No one is happy with the reaction to the government’s mining super profits tax. The mining companies don’t want to pay more tax. The government isn’t happy with the scare campaigns in the media, and the voters aren’t happy to see public money spent on advertising designed to counter the campaigns driven by the resources sector.
When the supposed truth is delivered to us through advertising, it becomes virtually impossible to decipher the real facts. Populist media seem to be decrying it as a bad thing. Alan Jones on Sydney’s 2GB said it’s “an embarrassment to all Australian people not just the government”. Terry McCrann wrote in The Australian that it is “an exquisitely dreadful policy idea”.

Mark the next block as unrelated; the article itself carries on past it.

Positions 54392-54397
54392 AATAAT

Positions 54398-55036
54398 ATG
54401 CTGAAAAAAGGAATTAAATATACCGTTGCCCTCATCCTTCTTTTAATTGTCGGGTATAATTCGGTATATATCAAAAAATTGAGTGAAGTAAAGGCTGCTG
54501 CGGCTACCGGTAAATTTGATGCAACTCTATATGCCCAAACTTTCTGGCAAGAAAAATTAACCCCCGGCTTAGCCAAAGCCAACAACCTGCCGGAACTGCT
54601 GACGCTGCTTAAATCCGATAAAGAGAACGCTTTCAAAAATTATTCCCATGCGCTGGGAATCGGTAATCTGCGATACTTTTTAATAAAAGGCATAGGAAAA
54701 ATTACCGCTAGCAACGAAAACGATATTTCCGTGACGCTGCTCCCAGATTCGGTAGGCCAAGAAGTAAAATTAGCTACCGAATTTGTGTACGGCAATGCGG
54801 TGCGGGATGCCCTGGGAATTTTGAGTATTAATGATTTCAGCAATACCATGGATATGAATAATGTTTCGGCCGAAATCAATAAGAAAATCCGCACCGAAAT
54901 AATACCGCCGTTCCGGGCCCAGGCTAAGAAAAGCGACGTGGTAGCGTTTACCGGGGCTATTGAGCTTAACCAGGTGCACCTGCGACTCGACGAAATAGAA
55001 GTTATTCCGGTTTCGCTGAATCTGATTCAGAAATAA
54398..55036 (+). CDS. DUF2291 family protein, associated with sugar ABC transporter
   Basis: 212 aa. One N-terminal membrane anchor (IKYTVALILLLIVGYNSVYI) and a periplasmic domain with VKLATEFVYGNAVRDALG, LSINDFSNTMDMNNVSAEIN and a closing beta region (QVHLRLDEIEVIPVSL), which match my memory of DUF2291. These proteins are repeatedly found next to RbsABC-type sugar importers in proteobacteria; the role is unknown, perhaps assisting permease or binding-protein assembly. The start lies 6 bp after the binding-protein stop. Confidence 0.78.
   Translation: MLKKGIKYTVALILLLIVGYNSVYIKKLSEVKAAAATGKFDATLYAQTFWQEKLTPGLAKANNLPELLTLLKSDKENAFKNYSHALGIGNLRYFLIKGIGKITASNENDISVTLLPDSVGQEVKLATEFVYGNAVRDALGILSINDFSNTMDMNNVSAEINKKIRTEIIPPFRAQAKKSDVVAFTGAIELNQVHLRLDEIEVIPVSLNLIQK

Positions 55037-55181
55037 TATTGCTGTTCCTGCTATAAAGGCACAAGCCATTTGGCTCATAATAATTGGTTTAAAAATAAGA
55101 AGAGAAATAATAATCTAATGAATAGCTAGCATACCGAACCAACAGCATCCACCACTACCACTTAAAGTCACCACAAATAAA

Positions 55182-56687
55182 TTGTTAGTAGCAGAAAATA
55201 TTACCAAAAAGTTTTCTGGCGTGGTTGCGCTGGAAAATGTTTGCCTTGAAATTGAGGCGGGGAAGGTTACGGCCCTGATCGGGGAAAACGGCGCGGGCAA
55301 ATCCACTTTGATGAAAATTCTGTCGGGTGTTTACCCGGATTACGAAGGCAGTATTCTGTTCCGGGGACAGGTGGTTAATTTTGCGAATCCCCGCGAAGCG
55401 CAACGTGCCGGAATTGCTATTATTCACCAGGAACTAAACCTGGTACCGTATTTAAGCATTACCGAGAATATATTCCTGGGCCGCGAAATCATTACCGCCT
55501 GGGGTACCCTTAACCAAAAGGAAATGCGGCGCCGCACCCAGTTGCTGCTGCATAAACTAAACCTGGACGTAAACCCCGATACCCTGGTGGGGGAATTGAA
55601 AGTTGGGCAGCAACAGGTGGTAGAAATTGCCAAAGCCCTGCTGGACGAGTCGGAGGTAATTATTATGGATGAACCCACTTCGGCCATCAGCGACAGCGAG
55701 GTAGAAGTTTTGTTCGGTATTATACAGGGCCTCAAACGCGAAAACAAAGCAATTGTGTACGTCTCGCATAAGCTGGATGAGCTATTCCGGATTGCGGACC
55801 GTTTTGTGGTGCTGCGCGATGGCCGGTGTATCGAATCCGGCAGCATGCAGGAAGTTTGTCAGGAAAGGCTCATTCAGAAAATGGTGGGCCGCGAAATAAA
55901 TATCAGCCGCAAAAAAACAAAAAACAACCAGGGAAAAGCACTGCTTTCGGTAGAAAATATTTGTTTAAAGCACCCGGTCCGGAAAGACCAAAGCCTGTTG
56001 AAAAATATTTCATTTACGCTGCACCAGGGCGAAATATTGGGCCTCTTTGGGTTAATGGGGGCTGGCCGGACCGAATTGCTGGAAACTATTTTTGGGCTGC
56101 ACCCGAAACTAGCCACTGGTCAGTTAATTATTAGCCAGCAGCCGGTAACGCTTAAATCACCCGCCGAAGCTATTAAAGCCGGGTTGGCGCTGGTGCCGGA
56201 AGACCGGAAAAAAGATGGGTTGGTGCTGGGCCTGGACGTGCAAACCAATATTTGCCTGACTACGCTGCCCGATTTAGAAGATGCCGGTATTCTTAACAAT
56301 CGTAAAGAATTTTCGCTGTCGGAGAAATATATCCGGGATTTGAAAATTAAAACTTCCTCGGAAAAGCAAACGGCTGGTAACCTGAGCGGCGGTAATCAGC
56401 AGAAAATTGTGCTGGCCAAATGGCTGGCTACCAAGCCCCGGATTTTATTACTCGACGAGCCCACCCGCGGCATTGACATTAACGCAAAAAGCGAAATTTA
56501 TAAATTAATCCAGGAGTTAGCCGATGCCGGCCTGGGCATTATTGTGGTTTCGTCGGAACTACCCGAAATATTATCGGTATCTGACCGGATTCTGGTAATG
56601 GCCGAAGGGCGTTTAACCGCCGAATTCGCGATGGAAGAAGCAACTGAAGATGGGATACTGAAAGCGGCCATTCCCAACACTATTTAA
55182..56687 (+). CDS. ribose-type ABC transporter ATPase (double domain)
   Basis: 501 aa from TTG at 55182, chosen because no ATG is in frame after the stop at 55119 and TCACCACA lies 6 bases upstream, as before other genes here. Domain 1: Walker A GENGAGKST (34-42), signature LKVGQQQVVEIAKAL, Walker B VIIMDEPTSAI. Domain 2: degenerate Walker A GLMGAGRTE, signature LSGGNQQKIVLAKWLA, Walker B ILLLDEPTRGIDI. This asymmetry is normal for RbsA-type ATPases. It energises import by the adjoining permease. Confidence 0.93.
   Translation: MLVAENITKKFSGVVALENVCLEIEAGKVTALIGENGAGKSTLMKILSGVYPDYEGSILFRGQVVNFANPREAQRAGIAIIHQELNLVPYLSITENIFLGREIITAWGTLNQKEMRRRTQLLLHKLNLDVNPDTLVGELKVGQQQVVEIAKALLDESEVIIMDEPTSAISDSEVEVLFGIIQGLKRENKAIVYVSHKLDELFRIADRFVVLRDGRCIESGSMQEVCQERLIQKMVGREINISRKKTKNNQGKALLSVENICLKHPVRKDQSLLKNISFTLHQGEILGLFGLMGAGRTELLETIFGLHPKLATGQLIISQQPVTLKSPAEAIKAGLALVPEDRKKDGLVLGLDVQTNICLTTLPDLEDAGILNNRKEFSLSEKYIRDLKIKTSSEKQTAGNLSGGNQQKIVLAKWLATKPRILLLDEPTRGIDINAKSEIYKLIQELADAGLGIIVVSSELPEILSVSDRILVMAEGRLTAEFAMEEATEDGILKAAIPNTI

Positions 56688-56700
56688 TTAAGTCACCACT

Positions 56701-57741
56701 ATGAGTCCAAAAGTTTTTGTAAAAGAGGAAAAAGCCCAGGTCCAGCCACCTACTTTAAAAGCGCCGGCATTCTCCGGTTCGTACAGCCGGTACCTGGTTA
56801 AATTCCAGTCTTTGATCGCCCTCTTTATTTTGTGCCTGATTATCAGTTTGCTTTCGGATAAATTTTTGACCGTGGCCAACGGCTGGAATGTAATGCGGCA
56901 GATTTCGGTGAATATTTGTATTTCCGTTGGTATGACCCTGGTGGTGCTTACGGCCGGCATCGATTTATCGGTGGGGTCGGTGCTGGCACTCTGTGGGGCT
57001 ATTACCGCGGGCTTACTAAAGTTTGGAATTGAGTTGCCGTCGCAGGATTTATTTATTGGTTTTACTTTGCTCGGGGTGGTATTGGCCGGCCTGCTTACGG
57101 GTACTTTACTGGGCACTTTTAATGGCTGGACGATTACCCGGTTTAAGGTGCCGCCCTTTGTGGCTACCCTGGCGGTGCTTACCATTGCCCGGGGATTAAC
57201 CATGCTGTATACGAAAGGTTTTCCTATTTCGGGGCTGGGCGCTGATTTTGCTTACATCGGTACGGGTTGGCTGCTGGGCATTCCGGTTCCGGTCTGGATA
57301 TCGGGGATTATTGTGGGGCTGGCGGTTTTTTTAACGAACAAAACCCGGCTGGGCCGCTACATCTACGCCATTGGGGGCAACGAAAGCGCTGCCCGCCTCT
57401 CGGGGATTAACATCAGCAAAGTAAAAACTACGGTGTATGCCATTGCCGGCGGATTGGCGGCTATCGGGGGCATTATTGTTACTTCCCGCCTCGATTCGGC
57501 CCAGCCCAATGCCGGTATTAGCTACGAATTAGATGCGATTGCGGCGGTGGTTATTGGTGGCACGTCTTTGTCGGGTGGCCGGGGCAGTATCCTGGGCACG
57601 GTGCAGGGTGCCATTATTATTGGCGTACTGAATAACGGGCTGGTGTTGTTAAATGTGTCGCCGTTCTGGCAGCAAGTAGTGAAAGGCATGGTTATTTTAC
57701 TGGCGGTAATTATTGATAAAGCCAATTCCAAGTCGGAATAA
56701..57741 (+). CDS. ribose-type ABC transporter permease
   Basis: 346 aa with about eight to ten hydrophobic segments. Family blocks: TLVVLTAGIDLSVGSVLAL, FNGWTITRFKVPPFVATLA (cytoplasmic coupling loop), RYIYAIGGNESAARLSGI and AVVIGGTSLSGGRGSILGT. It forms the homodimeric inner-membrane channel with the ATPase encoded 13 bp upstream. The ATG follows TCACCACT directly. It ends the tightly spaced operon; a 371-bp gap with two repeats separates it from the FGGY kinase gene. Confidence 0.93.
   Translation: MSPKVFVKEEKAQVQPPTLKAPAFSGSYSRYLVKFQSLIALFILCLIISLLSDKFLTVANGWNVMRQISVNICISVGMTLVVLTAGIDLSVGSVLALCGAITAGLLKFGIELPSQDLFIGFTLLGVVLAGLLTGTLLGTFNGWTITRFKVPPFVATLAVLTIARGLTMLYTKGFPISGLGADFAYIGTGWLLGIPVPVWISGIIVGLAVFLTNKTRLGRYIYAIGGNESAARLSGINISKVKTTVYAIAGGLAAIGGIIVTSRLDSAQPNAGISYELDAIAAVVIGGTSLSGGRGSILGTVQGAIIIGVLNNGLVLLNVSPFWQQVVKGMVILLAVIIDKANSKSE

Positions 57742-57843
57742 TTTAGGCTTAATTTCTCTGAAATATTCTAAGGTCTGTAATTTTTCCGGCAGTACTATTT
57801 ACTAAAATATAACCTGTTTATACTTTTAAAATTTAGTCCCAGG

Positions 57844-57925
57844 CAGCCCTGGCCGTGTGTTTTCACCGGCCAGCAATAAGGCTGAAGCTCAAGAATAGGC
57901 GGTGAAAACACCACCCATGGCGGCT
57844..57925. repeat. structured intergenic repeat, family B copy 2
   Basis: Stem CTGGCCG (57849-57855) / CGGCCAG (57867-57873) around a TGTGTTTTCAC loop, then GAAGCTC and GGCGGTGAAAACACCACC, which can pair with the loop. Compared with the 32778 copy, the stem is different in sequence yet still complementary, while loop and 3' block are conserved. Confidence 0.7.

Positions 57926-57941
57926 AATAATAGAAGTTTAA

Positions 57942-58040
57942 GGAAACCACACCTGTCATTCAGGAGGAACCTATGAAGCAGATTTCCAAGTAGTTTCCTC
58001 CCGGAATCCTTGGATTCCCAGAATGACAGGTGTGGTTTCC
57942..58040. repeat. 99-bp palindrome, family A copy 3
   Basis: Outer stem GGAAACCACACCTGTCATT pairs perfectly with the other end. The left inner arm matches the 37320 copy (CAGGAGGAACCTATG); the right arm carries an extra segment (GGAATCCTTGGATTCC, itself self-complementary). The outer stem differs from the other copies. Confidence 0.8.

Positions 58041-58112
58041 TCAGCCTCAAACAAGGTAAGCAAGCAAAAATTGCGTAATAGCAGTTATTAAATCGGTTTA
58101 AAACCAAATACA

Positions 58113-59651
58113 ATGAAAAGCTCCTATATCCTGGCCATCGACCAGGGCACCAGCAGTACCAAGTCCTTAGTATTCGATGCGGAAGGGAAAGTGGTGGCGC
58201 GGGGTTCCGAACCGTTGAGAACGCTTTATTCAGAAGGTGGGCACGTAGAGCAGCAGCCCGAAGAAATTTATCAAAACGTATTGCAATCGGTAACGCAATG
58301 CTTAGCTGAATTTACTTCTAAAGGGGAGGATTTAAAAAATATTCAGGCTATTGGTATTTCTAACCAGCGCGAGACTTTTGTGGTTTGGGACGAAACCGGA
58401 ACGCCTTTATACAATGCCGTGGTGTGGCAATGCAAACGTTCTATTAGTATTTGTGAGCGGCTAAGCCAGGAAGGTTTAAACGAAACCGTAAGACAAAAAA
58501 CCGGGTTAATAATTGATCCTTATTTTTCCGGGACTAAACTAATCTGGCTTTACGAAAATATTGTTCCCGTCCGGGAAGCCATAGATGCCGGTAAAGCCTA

So why is there such strong negative reaction to an idea that was aimed at going some way to resolving the issue of Australia’s two speed economy? It’s hard to find media comment in favour of it.
Yet most economists seem to support the approach, which emanated from the Treasury as part of the Henry Tax Review. Professor Allan Fells was one of twenty academics and economists who issued a statement last week supporting the government’s approach.
So what are the key elements of the issue? To help explain what it’s all about I talk to Professor John Quiggin from the University of Queensland, another of the signatories of the statement.